The Division of Biology, one of the first basic science divisions established at the Beckman Research Institute, focuses on understanding the basic biological processes of genetics, gene expression and function, epigenetic mechanisms and DNA repair systems. Aided by the resources of the parent Department of Cancer Biology, and with a strong foundation in basic research methodology, division scientists are working to bring to light new insights that one day could produce novel therapies for a wide range of genetic diseases.
Independent investigators within the division study subjects ranging from molecular mechanisms of cancer to DNA repair and chromatin structure. At present, there are two major areas of investigation in the Division of Biology.
One active area of research in the division is the study of DNA damage, DNA repair and mutagenesis, which researchers use to assess links to the molecular epidemiology of cancer and therapeutic implications of those aspects. Gerd P. Pfeifer, Ph.D., Lester M. and Irene C. Finkelstein Chair in Biology, and Timothy R. O’Connor, Ph.D., each study DNA damage and repair mechanisms elicited by different chemical and physical carcinogens and drugs targeting DNA.
A second dynamic research area in the division focuses on epigenetics, or the study of heritable differences that do not depend on changes in primary nucleotide sequence. Epigenetics is an exciting, developing area of mammalian genetics research. Recently, researchers firmly established that epigenetic mechanisms are essential for normal mammalian development and play a role in several human genetic diseases and in cancer progression. Judith Singer-Sam, Ph.D., investigates allelic exclusion in the mouse nervous system, a phenomenon that results in expression from only one of the two alleles of a gene in a cell, although both alleles may be normal and have the same nucleotide sequence. Wen Yong Chen, Ph.D., is studying how epigenetic regulation controls mammalian longevity and cancer development. Arthur Riggs, Ph.D., studies DNA methylation and X chromosome inactivation, which involves the epigenetic silencing of all genes on one of the two X chromosomes in mammalian cells. Dr. Pfeifer also investigates mechanisms of epigenetic changes in cancer. Dustin E Schones, Ph.D., is investigating the role of chromatin organization in gene regulation and how this contributes to development and disease progression.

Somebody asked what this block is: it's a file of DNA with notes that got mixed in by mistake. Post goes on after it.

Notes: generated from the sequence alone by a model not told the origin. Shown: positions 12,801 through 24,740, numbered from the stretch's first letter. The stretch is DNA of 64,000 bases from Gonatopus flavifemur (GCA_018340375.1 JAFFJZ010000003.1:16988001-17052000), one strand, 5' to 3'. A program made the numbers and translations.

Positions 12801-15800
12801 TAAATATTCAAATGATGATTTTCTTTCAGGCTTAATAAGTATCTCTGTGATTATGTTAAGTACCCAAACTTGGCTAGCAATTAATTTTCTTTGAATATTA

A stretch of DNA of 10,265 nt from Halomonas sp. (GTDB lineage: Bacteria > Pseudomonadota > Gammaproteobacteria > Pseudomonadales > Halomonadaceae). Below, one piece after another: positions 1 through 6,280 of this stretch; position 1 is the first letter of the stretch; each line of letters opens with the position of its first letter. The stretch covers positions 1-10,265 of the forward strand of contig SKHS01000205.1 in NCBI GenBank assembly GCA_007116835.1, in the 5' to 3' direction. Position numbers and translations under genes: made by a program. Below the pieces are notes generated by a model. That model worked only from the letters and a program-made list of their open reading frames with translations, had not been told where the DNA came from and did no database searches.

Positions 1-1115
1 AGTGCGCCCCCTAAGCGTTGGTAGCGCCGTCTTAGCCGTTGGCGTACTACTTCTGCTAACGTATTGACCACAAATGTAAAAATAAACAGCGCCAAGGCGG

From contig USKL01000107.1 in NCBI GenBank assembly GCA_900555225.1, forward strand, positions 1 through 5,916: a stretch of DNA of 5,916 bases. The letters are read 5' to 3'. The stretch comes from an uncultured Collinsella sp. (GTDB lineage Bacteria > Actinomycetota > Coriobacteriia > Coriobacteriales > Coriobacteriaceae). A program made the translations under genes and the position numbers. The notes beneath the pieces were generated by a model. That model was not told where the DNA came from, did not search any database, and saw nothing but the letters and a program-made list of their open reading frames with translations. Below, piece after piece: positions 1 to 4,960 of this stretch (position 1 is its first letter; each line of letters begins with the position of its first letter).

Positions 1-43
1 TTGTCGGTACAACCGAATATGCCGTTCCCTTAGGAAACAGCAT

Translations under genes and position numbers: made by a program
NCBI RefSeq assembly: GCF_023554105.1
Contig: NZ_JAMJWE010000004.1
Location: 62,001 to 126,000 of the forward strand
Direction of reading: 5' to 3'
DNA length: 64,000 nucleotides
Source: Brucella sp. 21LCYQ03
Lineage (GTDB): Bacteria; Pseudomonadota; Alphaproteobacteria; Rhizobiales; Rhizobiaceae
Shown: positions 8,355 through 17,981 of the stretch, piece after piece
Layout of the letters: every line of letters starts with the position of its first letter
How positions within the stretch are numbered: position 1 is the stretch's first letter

Additional studies delve further into the molecular origins of disease and maintain a clear focus on revealing the underpinnings of cancer and other life-threatening illnesses as well as potential pathways to new therapies.